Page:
3. Sewn tramp with grommets. Check the grommets to see if they are stretching the fabric enough to unseat the grommets. A little stretching is normal. If the holes are elongated enough to have space behind the grommet, that is signal of the end of useful life. Many tramps have several rows of sewing. Check this sewing with your glass to assure yourself that the threads are still intact and contiguous. A dead giveaway are the ends of stitches sticking up looking like a row of mini-prairie dogs. Again, at or close two the end of useful life. The material itself can generally be gauged by comparing the underside to the top for the difference in deterioration. Any broken strands are a dead (and I do mean dead) giveaway that you should not be cavorting on said trampoline.
Examining trampolines, we find three basic types, fishnet, woven strapping and sewn fine mesh materials. Each has its advantages.
Fishnet is painful to walk upon barefoot, uncomfortable to lie upon or attempt to sleep upon, has very poor longevity but is dirt cheap and easily replaced. There are different types, sizes and grades of fishnet. Some, like the coated knot-less variety, more suitable than just plain knotted net. In fact some knot-less coated nets actually are very good, however, they still have the disadvantages of excessive stretch and toe catching hole size.
Woven strapping is by far the strongest and has the best potential longevity. The larger the straps the greater the longevity. Two-inch Nylon or polypropylene is the most common size. They can be either lashed directly or with end-bars such as seen in photo of La Forza?s trampoline or fastened in other ways.
Fine mesh materials can take many forms. There is the ultra-fine polypropylene mesh and the various grades and textures common to day sailors. The materials themselves are excellent. They are the most comfortable and have reasonable wear characteristics though they are the most expensive. With these trampolines, construction is everything. All of these trampolines rely upon stitching to maintain integrity. If they are built so that they rely solely on the stitching, they may be dangerous from the git-go. You can tell if this is the construction method by inspecting the joint between the edging material and the base trampoline material. If the trampoline material ends abruptly and the edge material begins and is separate and distinct, then the trampoline is relying only on threads and may be questionably constructed no matter how many rows of stitching there are. Sometimes this construction is difficult to observe because the edging is a folded over piece of material with the grommets through it. The fold is then slipped over the raw edge of the base material forming a sandwich with the base material in the middle and then sewn. This method looks very strong at the outset, but it still relies solely on stitching.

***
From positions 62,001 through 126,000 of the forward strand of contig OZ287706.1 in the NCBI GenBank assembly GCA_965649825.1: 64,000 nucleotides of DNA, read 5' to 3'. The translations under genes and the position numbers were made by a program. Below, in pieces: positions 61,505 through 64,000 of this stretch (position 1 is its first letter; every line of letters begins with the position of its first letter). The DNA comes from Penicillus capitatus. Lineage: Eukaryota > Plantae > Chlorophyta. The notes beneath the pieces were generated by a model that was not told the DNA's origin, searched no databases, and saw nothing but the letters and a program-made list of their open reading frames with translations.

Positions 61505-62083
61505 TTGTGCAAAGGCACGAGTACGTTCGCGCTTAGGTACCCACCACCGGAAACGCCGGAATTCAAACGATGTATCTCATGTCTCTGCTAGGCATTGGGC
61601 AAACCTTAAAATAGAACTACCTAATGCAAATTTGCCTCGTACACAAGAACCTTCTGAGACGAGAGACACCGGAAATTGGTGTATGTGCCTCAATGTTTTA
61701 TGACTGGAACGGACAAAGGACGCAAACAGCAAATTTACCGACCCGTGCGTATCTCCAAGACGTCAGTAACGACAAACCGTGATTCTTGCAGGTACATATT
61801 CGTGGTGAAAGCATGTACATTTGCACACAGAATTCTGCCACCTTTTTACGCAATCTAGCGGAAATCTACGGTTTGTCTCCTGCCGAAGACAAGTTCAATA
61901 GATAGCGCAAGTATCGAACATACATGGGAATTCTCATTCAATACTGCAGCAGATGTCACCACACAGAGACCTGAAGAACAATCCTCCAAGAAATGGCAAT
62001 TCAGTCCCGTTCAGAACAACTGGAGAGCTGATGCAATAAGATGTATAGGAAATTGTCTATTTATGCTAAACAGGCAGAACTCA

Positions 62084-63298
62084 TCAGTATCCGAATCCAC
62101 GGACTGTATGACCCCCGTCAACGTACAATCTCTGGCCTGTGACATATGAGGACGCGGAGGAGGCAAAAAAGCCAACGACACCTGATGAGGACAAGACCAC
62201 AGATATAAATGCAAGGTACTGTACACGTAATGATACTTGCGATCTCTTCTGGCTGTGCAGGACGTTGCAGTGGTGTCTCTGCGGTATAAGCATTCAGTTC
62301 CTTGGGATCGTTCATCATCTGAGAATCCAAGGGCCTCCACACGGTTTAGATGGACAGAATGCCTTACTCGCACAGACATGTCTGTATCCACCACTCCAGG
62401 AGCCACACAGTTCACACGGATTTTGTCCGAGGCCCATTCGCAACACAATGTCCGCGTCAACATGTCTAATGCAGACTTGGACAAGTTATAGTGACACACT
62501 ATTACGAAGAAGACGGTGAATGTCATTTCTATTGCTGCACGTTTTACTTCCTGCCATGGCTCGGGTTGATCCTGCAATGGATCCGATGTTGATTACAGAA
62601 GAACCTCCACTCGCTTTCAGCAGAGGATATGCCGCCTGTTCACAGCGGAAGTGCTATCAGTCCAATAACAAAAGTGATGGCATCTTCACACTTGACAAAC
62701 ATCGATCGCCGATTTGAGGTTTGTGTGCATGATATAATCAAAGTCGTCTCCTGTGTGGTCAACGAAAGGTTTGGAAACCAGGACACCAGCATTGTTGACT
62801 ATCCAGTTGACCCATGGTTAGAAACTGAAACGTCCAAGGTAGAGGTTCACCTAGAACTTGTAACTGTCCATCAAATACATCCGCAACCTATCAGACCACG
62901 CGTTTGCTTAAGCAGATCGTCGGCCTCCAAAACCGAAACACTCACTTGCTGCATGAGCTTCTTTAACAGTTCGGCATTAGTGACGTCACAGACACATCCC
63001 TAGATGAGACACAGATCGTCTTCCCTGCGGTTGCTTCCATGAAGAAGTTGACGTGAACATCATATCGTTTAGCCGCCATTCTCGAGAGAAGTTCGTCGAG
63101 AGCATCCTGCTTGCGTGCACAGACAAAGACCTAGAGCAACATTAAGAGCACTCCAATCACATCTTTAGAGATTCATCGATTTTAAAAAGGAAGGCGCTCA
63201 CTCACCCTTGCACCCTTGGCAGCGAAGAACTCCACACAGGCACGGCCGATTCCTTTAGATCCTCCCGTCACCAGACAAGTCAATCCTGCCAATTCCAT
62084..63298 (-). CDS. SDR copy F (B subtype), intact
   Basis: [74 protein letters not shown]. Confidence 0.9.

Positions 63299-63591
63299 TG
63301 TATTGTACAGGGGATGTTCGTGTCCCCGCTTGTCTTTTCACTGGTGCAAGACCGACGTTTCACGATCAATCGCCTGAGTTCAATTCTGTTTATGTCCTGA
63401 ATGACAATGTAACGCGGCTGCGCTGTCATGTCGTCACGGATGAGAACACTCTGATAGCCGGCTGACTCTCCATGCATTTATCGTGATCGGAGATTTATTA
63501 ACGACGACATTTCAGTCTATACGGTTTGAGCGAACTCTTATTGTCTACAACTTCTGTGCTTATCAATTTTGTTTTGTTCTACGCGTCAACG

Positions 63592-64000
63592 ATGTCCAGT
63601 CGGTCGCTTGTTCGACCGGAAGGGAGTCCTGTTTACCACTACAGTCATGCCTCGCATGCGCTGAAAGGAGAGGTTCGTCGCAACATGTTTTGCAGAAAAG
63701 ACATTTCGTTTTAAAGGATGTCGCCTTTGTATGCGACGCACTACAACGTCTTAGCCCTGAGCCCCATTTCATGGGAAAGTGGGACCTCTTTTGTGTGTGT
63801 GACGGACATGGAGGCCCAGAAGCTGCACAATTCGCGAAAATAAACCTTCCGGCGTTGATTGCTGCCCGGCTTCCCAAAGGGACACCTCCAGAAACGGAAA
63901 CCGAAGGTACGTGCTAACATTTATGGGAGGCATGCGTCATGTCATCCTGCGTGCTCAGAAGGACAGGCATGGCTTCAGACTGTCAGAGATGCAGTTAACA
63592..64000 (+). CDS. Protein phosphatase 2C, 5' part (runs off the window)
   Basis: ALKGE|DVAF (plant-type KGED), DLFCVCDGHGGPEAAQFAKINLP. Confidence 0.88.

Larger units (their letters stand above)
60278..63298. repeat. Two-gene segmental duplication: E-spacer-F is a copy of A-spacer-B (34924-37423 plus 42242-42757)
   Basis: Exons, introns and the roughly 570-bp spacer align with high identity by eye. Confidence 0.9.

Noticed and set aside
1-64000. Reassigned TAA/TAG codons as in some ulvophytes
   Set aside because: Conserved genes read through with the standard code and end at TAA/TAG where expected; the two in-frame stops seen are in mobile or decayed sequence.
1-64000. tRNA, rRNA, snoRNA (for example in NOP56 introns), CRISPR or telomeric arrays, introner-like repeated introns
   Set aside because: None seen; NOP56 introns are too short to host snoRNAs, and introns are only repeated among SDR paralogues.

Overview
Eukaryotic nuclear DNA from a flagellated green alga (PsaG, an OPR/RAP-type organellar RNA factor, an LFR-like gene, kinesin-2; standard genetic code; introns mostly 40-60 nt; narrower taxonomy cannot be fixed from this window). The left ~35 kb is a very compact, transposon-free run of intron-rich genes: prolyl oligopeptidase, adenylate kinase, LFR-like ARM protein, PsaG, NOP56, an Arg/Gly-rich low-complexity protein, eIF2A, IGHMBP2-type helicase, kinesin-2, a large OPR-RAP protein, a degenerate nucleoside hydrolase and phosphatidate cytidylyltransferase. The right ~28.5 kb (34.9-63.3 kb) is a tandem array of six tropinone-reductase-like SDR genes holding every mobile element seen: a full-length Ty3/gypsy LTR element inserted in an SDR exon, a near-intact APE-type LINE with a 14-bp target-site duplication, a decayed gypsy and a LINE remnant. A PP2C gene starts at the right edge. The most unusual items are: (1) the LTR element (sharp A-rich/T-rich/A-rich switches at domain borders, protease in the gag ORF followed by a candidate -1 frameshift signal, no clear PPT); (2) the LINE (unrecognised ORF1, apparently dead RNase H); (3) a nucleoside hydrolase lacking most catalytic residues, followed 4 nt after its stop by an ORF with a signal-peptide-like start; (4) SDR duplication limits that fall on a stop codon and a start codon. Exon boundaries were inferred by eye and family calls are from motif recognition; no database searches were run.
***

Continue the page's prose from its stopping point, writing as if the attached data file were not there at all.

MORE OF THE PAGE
If they are built so that the base material is a direct part of the sewn edging, most likely they will give you good service. That infers the base material is inside the folded sandwich and any grommets or fastenings go through all the layers including the base material.
Some multihull owners voice concerns that the fine mesh materials do not rid themselves of water fast enough and will not allow a buried bow to shake itself out sufficiently fast and/or keep the bow buried excessively. Depending upon the boat, the loading and the usage there is a certain validity to this concern.
Trampolines should be protected from rough use and excess wear. Some vessels are built so the trampolines must have the boat?s anchors, anchor chain or even dinghies dragged across them. Other designs carefully avoid this wear by providing central utility walkways often referred to as promenades, for that purpose. The central walkway also provides a structural component for larger boats .I have seen bights of chain, flukes from anchors and other damaging items hanging through trampolines. This is detrimental to safety, ease of use and longevity.